Anderson et al. [6] summarized the mechanism process that occurs to some degree within the filter as physical, chemical, and biological treatment processes. Straining, sedimentation, inertial impaction, interception, adhesion, flocculation, diffusion, adsorption and biological ac-tivity have been sug­gested as mechanisms of contaminant removal in filtration. Actually, the mechanisms of removal of pollutants vary depending on the type of filter.

A physical-chemical process has occurred in rapid filter for separating suspended and colloidal impurities from water by passage through a bed of granular material, water fills the pores of the filter medium, and the impurities are adsorbed on the surface or trapped in the openings [9]. On the other side a layer of inert deposits and biological matter forms on the surface of the sand bed. This layer is referred to as the Schrnutzdecke, this layer both with biological growth within the filter bed considered as the important process of purification mechanism of slow sand filters [8-10].

Bruijn and Clark [11] concluded that there are correlations between TSS and particulate runoff concentrations of chromium, copper, and zinc, indicating that solids removal may reduce total metals concentrations, therefore specific storm water treatment goals usually specify about 80% reductions in suspended solids concentrations.

From the past experience, it is learned that biological activity decreases with reducing the filter’s depth. In other words, the biological activity is enhanced with increasing sand depths. Therefore, the viruses and other suspended and organic matter have to travel more through the sand bed and the possibility of removal of these impurities is significantly increasing. Therefore, higher removal efficiency is expected at higher sand depths [12].

2. Material and Method

2.1. Material

The sand filter used in the research study was a yellowish fine to medium clean non-plastic dune sand of high permeability, Figure 1 illustrates the sieve analysis for the sand filter, It is clear that the type is slow sand filter, as the particles ranges from 0.15 to 0.60 mm also confirm to grain size of sand in specifications (BS 1200).

According to study done by Hamdan et al. [13], that test the quality of Gaza storm water run off which is the same sample properties of collected storm water that used in research, shown that it is consider good enough for artificial recharge in terms of salinity (Cl) and nitrate (), as concentrations of both were very low. Concentrations of Total Organic Carbon (TOC) were found in urban road runoff, which can be explained by minor mixing with wastewater when this floods from manholes onto road. The results of heavy metal analyses such as cadmium and lead, were found to be close to the international, regional and local standards for artificial recharge purposes.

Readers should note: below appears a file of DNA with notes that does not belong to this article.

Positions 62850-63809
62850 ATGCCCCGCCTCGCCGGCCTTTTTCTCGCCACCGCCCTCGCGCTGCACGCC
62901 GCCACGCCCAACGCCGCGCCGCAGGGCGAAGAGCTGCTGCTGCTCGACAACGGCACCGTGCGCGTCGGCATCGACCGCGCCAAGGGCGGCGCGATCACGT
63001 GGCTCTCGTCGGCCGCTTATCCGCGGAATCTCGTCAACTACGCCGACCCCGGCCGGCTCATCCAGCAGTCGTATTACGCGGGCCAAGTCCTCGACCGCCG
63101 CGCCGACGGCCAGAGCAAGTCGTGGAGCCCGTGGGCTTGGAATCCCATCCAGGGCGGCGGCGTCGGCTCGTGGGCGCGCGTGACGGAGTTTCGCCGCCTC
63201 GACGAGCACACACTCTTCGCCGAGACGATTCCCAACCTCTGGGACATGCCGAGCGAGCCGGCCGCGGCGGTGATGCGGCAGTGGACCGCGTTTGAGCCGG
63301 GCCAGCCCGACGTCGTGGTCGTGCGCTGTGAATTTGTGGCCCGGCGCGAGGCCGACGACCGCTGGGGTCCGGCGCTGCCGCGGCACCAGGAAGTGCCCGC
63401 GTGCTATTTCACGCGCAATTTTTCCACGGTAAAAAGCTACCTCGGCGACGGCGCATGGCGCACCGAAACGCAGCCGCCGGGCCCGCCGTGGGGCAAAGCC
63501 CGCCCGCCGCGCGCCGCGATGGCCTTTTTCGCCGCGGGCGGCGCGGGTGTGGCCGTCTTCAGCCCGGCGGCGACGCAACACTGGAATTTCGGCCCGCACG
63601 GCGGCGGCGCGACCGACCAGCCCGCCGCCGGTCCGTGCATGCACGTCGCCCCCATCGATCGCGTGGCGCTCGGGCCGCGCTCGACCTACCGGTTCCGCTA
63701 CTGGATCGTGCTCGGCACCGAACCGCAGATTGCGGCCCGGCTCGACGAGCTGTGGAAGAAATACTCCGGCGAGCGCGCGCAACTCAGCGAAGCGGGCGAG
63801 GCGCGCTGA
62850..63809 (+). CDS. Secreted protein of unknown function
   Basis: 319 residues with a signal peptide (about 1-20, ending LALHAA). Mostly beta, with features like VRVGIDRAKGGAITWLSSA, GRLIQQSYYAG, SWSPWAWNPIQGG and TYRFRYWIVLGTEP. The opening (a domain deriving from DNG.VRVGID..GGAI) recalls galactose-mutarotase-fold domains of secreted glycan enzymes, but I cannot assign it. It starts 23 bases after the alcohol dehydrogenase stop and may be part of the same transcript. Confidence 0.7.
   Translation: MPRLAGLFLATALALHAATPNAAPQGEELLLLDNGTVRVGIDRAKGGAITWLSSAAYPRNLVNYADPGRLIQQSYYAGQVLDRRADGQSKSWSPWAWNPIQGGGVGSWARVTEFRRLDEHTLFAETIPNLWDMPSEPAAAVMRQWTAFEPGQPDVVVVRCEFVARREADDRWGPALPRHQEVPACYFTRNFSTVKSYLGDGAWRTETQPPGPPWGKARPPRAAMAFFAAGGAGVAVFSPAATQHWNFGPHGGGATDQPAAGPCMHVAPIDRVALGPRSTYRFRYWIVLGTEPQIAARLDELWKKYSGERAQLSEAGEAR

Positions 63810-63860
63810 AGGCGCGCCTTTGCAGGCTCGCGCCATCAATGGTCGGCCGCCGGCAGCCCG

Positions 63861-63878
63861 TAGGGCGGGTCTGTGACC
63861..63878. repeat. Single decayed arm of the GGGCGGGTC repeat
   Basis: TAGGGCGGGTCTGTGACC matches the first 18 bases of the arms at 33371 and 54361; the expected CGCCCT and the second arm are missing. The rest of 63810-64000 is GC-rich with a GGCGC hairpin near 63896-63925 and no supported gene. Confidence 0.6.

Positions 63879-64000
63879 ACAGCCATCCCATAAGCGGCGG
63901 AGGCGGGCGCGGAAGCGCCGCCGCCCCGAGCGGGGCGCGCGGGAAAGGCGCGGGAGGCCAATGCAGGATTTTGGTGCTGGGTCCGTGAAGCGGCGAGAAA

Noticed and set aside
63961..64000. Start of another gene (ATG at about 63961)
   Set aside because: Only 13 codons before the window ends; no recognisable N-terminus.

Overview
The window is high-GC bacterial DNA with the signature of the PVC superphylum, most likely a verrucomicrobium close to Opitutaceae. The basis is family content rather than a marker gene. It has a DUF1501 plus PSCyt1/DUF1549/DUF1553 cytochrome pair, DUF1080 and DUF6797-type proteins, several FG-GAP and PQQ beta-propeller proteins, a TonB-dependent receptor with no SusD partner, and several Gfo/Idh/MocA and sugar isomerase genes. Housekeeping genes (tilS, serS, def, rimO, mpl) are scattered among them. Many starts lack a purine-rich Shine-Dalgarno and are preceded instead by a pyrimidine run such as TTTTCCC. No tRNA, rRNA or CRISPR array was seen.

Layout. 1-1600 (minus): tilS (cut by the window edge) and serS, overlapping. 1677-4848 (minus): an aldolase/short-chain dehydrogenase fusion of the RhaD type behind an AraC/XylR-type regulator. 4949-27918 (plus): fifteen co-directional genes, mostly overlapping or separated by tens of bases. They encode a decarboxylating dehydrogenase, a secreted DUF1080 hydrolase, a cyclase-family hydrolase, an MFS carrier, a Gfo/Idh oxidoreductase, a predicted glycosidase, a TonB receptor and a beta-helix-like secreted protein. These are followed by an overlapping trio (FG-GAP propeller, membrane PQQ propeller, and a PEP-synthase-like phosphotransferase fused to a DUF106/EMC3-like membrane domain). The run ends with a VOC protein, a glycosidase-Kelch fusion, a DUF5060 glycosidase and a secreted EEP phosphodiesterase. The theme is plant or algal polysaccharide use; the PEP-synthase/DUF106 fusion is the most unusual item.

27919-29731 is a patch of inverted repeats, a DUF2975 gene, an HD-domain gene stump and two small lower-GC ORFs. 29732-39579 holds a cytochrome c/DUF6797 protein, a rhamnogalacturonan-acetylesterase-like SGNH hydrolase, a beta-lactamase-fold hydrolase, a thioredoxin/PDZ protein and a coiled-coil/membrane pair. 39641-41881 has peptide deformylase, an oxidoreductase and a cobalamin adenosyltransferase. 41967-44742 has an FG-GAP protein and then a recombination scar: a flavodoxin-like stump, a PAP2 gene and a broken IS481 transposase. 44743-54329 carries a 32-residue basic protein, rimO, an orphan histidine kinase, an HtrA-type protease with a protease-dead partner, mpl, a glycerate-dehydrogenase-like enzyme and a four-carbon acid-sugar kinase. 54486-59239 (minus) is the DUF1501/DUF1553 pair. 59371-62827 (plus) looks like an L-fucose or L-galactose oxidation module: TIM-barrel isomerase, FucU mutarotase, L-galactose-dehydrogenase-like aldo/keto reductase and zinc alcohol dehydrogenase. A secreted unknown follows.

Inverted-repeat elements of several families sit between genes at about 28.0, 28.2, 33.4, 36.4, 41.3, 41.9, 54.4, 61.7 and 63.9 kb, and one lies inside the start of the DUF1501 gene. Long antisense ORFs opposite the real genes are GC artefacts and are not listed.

2.2. Methodology

The aim of this paper is to investigate and to reach the optimum efficiency of using sand filter for purification of storm water, by testing in laboratory the quality of effluent of filtrated storm water samples at different depths of the sand filter media and by investigating the efficiency of purification.

A plant that used in this study was locally manufactured, Figure 2 shows a schematic diagram of the system. It isconsists of the following; 2.3 meters cylindrical PVC-U pipe with 8 inch diameter, storm water tank, motion fan to avoid the settling of sediments, overflow tank to collect the exceeded water, glass window with 5 cm width and 50 cm height to monitor the media, and 3/4 PE pipes for connection and carrying water through the system.

Figure 1. Grain size distribution of filter materials.

Figure 2. Schematic diagram of the system.

The 8-inch cylindrical PVC-U pipe is filled with depth 200 cm of sand media. The pipe contains a number of valves at varying distances from the upper surface of the media; at 12.5 cm, 25 cm, 37.5 cm, 50 cm, 75 cm, 100 cm, 150 cm, and 200 cm respectively.

The experiment was continuously conducted with certain properties of sand media for a period of three days, the average effluent velocity 0.32 m/hr. The selected parameters which are used concentration of suspended solid and fecal coliforms to illustrate the relationship between depth and the removal efficiency.